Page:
5-Dec-14 9:45 AM  CST

Naloxone: Heroin Overdose Drug Too Expensive for Use Many Say

This summer many police departments across the country took the unprecedented step to start carrying naloxone kits with them as part of their everyday equipment. Heroin overdosing is an alarming epidemic in this country, and not just in large cities. Small town, and suburbs are feeling the affects of heroin use as well. Heroin, an illegal Class I drug, is derived from the poppy plant. According to a survey by National Institute on Drug Abuse, in 2011 4.2 Million Americans ages 12 and older had admitted to using heroin. (NIHDA) With statistics such as this it is easy to see how this problem has gotten to critical mass.

            Heroin, which usually injected by the user, and therefore gives the user a much faster feeling of euphoria, is highly addictive. In fact NIHDA states that 23% of all people who use heroin will become dependent on the drug. Heroin has been responsible for thousands of accidently overdose deaths, a large part of the reason why police forces have decided to start carrying naloxone kits.

            New York City offices state the kits have gone from $20 to $44 in a very short period of time. This may not seem like a large sum, but given the number of kits some police forces need to carry, it can become quite expensive. Additionally, it is recommended that families and users of heroin retain a naloxone kit in the event of overdose. Naloxone counteracts the depression of the central nervous system and respiratory system that happens during overdose. Due to the lack of oxygen that opioid over dose induces, brain damage may occur within a matter of moments. Naloxone or its brand name Narcan is typical given as inject, but is also available as a nasal inhalation. Once the user has been administered naloxone they will began breathing normally in approximately 5 minutes.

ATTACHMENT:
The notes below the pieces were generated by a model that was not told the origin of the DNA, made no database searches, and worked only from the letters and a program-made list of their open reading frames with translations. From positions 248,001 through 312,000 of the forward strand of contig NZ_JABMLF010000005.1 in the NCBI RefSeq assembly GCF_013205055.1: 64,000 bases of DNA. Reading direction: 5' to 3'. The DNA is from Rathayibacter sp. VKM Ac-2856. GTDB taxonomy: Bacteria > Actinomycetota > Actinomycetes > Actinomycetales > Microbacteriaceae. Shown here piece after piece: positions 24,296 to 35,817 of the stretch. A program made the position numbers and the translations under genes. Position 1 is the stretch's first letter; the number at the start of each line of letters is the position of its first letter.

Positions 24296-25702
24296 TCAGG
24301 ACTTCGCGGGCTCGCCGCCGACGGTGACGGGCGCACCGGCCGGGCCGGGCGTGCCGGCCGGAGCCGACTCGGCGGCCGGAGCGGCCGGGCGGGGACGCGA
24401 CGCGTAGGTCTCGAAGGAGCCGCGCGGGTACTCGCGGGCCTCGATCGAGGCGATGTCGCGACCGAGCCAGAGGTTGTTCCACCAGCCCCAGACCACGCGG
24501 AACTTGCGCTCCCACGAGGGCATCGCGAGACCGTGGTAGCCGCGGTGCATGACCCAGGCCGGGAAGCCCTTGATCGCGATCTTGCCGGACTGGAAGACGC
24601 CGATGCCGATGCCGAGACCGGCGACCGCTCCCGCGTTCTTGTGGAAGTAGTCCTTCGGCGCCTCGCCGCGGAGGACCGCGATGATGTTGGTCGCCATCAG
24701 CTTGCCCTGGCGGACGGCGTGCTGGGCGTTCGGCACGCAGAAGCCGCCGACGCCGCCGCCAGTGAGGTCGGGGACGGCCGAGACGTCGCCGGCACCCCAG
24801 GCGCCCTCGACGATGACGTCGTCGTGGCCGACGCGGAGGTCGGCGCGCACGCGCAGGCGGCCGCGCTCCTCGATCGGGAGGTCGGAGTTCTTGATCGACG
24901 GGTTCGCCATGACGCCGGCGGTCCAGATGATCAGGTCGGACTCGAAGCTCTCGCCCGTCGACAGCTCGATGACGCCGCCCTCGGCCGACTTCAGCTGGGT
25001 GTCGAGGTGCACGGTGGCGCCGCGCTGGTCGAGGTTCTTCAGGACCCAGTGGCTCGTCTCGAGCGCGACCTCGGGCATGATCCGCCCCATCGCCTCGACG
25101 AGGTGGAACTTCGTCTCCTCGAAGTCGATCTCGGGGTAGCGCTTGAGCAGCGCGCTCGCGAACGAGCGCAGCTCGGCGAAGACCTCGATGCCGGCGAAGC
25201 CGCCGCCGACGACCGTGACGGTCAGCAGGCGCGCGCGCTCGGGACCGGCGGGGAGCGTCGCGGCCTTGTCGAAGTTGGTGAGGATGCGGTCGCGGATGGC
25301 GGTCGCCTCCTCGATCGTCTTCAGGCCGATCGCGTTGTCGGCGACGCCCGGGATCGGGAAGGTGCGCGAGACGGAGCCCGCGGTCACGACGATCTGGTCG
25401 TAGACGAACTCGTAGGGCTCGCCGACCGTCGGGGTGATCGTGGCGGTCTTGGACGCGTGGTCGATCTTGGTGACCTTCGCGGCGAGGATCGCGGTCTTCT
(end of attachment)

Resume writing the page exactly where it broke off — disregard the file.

Goodman, J., (2014), “Drug Used to Stop Heroin Deaths is More Costly, Police Say”, New York Times, http://www.newyorktimes.com, retrieved, 1.December 2014

National Institutes on Drug Abuse, (2014) “Drug Facts: Heroin”, NIH, http://www.drugabuse.gov, retrieved 1.December 2014


Stopoverdose.org, (2014) http://www.stopoverdose.org/narcan.html, retrieved 1.December 2014

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Source: Sandy Andrews  

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